The Well Cafe,
The City of Edinburgh Methodist Church,
25 Nicolson Sq,
Edinburgh EH8 9BX
A lovingly-prepared special two or three course lunch on Wednesday 14 February:
Two courses + tea/coffee – £10.75
Three courses + tea/coffee – £12.95
Go on, treat yourself, your friends and family … Individuals and groups most welcome!
Book ahead by emailing Sergio at
firstname.lastname@example.org or call 0131 662 8635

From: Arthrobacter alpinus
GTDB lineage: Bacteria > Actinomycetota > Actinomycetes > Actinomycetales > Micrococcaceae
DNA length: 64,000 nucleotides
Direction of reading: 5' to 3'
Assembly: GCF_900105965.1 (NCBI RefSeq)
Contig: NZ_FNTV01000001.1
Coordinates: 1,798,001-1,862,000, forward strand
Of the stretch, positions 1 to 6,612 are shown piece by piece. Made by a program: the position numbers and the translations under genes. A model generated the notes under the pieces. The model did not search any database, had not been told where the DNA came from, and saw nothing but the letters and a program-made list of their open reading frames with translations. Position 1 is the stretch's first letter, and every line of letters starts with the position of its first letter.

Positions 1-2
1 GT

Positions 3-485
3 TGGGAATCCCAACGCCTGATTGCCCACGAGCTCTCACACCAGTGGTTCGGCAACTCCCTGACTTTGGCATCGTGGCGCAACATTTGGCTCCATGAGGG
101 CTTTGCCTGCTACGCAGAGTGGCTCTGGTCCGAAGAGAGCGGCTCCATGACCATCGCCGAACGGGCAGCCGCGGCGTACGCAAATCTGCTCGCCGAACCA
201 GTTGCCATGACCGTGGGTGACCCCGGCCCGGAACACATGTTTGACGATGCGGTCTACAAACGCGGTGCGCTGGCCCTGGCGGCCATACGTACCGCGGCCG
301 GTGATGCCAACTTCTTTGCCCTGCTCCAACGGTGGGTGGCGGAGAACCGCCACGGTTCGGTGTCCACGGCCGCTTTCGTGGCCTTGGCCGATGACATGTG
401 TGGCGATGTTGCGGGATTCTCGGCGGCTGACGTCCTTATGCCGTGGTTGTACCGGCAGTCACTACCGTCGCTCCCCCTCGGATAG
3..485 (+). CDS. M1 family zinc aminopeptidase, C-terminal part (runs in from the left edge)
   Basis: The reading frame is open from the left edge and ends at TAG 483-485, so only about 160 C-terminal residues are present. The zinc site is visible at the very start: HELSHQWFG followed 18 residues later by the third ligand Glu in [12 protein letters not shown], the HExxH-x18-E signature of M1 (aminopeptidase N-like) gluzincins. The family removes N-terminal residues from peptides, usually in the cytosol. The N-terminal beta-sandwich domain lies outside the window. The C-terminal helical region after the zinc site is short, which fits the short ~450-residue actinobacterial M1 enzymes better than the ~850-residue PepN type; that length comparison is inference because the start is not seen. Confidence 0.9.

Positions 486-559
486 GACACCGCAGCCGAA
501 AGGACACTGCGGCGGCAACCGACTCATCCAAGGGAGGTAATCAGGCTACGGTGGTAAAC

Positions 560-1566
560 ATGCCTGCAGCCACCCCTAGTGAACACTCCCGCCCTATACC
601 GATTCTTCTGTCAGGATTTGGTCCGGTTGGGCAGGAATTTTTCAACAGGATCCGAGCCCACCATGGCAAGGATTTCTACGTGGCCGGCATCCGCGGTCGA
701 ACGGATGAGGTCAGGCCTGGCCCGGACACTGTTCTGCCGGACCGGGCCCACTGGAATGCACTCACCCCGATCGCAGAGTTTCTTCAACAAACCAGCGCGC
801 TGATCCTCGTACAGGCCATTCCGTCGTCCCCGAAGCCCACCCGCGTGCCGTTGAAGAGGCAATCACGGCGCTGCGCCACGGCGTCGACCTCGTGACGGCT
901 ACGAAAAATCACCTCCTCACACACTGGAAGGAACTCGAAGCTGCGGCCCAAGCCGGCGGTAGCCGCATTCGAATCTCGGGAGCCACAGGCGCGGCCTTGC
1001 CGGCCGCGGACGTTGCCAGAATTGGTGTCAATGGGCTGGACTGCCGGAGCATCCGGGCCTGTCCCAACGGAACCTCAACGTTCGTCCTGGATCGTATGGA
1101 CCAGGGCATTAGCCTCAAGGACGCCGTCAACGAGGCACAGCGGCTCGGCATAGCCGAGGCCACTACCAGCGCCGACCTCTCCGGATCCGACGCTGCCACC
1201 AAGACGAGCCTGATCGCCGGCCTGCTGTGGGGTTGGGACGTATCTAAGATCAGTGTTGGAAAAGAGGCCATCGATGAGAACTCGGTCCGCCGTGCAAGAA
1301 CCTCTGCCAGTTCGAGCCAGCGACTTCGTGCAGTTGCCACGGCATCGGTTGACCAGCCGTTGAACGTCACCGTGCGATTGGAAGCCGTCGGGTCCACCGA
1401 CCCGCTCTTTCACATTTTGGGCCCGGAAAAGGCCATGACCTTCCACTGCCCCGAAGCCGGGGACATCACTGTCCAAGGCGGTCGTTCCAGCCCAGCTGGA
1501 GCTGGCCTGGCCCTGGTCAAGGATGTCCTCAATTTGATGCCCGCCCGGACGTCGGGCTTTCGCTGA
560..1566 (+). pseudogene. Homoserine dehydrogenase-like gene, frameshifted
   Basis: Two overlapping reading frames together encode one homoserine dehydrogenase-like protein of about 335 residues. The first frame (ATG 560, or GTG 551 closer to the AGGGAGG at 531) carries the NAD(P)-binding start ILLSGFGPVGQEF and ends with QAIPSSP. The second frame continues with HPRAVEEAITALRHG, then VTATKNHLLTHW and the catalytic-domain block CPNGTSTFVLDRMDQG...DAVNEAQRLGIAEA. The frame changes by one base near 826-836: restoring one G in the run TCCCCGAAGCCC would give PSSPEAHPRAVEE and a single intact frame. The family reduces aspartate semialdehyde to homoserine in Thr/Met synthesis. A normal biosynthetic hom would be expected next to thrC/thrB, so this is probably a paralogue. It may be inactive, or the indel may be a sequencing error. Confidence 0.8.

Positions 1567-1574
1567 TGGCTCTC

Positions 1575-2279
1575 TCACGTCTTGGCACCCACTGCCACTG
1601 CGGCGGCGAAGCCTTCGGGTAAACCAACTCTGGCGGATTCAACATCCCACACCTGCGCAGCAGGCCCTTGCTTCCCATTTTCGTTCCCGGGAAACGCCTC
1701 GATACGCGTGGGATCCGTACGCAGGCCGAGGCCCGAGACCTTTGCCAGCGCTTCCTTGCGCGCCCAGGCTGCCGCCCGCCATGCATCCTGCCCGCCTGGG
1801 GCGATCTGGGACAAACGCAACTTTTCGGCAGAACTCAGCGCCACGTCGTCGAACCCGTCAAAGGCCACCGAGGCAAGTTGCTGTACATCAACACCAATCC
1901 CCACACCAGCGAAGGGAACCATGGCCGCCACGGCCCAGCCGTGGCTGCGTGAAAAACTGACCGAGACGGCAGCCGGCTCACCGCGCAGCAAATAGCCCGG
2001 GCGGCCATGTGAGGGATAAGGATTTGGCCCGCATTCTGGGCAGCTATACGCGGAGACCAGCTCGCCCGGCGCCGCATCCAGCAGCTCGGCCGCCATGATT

The celebrations of St. Valentine’s Day are steeped in legend and mystery. In all, there are about a dozen St. Valentines, plus a Pope! The Christian saint we celebrate on Valentine’s Day is known officially as St. Valentine of Rome in order to differentiate him from the dozen or so other Valentines on the list. Because “Valentinus”—from the Latin word for worthy, strong or powerful—was a popular moniker between the second and eighth centuries A.D., several martyrs over the centuries have carried this name.Saints are certainly expected to keep busy in the afterlife. Their holy duties include interceding in earthly affairs and entertaining petitions from living souls. In this respect, St. Valentine has wide-ranging spiritual responsibilities. People call on him to watch over the lives of people in love, of course, but also for interventions regarding beekeeping and epilepsy, as well as the plague, fainting and traveling.The medieval English poet Geoffrey Chaucer may have invented ‘Valentine’s Day’. He often took liberties with history, placing his poetic characters into fictitious historical contexts that he represented as real. No record exists of romantic celebrations on Valentine’s Day prior to a poem Chaucer wrote around 1375.Valentine’s Day has spawned celebrations of love beyond western culture. In Japan and Korea, Valentine’s has become almost an obligation for women to give chocolates, known as giri-choco, to all of their co-workers.